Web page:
Currently all pre-op and post-op work would be done locally meaning patients would only have to travel for the actual operation day.
Running the day to day operations at the clinic is practice manager Bethan Lee.
She added: “We have had quite a lot of patients who had been waiting several months on the NHS and waits for scans were lengthy.
“People are more aware of their own health and now this gives them the option to explore another avenue. We have self-paying patients, some come to us through insurance policies and there is the Bromhead charity which is specific to Lincolnshire providing health care to patients that cannot necessarily afford it.”
She has had patients come for a consultation, get assessed by the sports scientists, have a MRI scan and get the results back ready to discuss with a specialist within a couple of days. They can meet face-to-face or have a virtual appointment where people can see their scans and talk through the reports.
Bethan said they can offer proven therapies not available on the NHS due to budgets. It is about convenience and peace of mind, she said.
Prof Lee said they already have hopes to expand into Lincoln and Boston and a college in Cardiff is interested in their work.
He said the NHS is great for major trauma and diseases and that is where all the investment is, but it is less focussed on enhancing and improving health, such as enabling people to walk, as there are finite resources, saying: “This is where we can help, similar to the dentistry model. If you want that treatment as soon as possible, we can help.”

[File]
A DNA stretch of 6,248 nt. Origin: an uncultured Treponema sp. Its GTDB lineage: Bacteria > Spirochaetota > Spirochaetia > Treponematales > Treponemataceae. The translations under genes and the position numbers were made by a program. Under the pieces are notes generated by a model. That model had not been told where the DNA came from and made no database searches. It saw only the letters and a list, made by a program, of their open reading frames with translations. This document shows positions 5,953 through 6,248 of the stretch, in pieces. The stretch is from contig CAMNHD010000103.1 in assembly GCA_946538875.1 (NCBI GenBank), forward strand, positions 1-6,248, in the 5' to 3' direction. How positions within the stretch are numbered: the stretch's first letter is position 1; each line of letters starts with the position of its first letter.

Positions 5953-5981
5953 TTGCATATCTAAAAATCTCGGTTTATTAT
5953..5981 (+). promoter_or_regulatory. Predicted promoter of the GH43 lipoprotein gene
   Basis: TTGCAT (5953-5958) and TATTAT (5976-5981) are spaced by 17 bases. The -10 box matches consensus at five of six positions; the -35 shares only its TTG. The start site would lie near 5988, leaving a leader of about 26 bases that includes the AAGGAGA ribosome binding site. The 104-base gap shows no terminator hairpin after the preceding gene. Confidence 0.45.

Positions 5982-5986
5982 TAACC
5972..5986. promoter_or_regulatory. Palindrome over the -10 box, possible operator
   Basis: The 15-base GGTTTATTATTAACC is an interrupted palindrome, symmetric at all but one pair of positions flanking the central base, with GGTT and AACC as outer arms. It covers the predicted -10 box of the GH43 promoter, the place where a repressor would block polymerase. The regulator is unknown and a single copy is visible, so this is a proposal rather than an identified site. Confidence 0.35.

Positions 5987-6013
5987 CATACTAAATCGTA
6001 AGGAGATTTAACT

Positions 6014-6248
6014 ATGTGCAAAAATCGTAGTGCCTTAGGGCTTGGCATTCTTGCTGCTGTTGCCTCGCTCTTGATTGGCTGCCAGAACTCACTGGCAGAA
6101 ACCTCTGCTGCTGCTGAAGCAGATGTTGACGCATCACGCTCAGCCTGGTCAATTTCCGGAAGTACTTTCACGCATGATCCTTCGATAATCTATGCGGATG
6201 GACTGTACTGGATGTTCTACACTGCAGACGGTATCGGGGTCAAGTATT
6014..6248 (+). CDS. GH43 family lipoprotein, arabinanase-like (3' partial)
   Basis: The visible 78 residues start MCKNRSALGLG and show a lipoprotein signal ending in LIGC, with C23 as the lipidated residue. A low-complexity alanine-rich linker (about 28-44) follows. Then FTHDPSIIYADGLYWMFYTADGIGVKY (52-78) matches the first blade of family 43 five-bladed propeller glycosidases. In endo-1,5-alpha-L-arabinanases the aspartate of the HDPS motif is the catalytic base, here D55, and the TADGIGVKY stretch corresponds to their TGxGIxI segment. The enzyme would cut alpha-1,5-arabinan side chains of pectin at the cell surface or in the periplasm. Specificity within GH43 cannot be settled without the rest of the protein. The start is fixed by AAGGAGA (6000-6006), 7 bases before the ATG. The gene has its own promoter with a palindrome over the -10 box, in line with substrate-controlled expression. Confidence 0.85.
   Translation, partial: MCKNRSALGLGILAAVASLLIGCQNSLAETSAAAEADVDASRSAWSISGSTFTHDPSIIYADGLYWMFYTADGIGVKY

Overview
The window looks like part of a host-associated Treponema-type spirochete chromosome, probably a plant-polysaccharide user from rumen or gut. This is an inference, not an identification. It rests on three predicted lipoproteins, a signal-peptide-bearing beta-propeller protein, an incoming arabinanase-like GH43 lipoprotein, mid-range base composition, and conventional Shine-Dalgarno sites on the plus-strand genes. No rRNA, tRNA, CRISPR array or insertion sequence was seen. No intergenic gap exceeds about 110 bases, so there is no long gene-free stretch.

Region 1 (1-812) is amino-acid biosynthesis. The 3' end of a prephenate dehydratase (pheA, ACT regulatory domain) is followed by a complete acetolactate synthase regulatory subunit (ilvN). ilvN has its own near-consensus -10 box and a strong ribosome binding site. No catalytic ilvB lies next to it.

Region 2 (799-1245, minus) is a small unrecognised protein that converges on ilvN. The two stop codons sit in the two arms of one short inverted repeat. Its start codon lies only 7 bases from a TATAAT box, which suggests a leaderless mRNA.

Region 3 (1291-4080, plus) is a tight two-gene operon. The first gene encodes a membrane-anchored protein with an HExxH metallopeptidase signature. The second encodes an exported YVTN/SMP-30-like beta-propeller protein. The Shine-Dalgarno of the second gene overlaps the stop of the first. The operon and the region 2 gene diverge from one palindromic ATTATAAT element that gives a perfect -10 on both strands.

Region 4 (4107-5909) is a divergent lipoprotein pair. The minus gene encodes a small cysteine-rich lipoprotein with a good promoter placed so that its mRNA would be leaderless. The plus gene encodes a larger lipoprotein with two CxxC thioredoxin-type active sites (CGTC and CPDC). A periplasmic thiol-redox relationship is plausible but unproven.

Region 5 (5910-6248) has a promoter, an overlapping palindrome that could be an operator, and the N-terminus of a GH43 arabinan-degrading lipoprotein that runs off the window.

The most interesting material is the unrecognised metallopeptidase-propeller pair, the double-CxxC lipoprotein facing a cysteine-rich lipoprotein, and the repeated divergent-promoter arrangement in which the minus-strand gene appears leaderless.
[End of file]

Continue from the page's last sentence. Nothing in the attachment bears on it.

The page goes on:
Latest technology and equipment pays dividends
Sports scientist and physiologist Damian Bochniak, along with clinic assistant Kia Mclarnon, have both joined the clinic through the government’s Kick Start which was introduced in March last year to address the impact the pandemic was having on job opportunities for young people.
Damian is based in the sports science and biomechanics lab, surrounded by equipment to deliver evidence-based treatment, assisting in patients’ recovery while monitoring them. Many of the devices are not widely available.
He demonstrated how the portable Force Plates monitor the body’s symmetry. “For example, hip injuries will see patients favouring one side over the other,” he explained. “Working to balance the body will reduce pain and risk of future injuries.”
The data-generated can help motivate the patient when they see the progress being made.
He also has an exoskeleton machine to monitor and help people who suffer pain when they walk, looking at their footwear, joints and building muscle groups.
Another tool he uses is blood restriction training, which allows patients to gain greater benefits and build muscle from low-intensity exercise – popular with elite athletes. Damian said by squeezing the muscles it replicates a more physical gym workout.
Another cooling device reduces the need for painkillers, reducing swelling by 50 to 80 per cent and allows the patient to move a joint sooner after surgery to begin physiotherapy.
Bethan added: “We also offer a wide range of bracing devices for knees and joints. We use our test results to apply them correctly.”